The average employee of Chelsea Football Club earns about as much as the boss of a FTSE 250 company.

Accounts for the company for the year to June 2004 state that the aggregate payroll costs of its 124 employees reached £102.5m.

This equates to an average of more than £826,000 per employee – £44,000 more than the 2004 pay package of a FTSE 250 chief executive, according to a study by KPMG business advisors.

Confirmation of the lavish rewards on offer at the Premiership’s richest football club comes at the end of a week in which Sepp Blatter, president of Fifa, the sport’s governing body, has warned that the game could be suffocated by new money flowing into it in a haphazard way.

Writing in the Financial Times, Mr Blatter spoke of a “football society of haves and have nots”, asking: “What is interesting about a league whose champions can be predicted with confidence after about five games?”

The west London side, owned by Roman Abramovich, the Russian oligarch billionaire who bought the club in 2003, already look to be romping away with the Premiership. Today they play Bolton at Stamford Bridge in pursuit of their ninth win in nine games.

The Chelsea figures cover 91 playing staff, including managers and coaches, and 33 administration and commercial workers.

The £102.5m total represents a sharp increase from the £45.2m disbursed the previous year, before Mr Abramovich took control.

Direct comparison bet-ween wages at Chelsea and those at other clubs is difficult because accounts elsewhere tend to include a broader range of employees.

Employee costs at Manchester United in the year to July 2004 reached £76.9m. But the average number of staff given in the accounts was 504, including just 69 players. This made for an average cost of little more than £150,000.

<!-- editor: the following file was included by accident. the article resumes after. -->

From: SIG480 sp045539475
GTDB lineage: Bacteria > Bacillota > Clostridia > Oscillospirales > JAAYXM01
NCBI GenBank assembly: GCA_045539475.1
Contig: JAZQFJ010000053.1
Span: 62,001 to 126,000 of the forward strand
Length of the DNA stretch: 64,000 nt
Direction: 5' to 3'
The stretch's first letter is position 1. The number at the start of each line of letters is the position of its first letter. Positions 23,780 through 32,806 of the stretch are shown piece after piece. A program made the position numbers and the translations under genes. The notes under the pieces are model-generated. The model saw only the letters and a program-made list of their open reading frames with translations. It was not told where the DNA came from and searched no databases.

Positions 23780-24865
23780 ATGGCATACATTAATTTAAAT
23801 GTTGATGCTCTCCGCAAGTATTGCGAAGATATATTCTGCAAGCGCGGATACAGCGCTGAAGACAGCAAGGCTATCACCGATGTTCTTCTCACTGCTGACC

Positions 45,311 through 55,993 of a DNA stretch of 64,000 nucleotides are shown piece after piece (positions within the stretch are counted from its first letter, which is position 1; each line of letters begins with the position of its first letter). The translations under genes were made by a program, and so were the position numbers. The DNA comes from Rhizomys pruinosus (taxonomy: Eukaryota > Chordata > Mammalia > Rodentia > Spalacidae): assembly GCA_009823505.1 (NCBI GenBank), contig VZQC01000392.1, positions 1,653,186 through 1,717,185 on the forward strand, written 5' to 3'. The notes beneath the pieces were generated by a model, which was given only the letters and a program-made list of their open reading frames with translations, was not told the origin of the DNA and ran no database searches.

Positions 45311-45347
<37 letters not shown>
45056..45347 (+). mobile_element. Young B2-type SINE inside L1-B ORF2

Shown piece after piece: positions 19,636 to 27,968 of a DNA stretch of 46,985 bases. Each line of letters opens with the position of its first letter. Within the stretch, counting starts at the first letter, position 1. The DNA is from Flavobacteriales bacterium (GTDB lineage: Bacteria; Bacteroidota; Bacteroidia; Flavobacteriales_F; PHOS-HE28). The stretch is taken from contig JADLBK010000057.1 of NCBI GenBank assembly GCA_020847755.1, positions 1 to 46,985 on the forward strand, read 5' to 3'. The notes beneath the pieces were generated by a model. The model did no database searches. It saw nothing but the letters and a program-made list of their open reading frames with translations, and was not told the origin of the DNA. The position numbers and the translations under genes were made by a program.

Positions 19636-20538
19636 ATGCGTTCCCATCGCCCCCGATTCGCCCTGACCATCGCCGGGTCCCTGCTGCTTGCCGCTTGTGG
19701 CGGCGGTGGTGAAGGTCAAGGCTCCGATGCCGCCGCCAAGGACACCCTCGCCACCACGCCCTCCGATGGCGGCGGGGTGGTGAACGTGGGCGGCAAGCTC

At the opposite end of the spectrum, professional football’s greasy pole, Mansfield Town, bottom of League Two – in effect the fourth division – paid 209 staff a total of just more than £1.5m in the year to June 2004. This made for an average per capita payout of £7,235.

MUST KEEP PAR Chelsea said its aggregate payroll cost in 2004 included a range of one-off termination payments amounting to almost £20m. Even if that is deducted, however, average payroll cost per employee works out at almost £670,000.

A separate set of accounts for Chelsea Ltd, Chelsea Football Club’s ultimate parent undertaking, makes clear that £224m of interest-free loans made by an unnamed party, presumed to be Mr Abramovich, are no longer repayable on demand. Instead 18 months’ notice must be given for repayment, which increases the club’s comfort-level should its deep-pocketed benefactor ever decide to ever walk away. The disclosure does not name Mr Abramovich, but it states that the loan’s provider had confirmedChelsea Ltd director E. Tenenbaum – had received confirmation from the loan’s provider “further funding” would be forthcoming to “provide sufficient financial support to the group as is required for the foreseeable future”.

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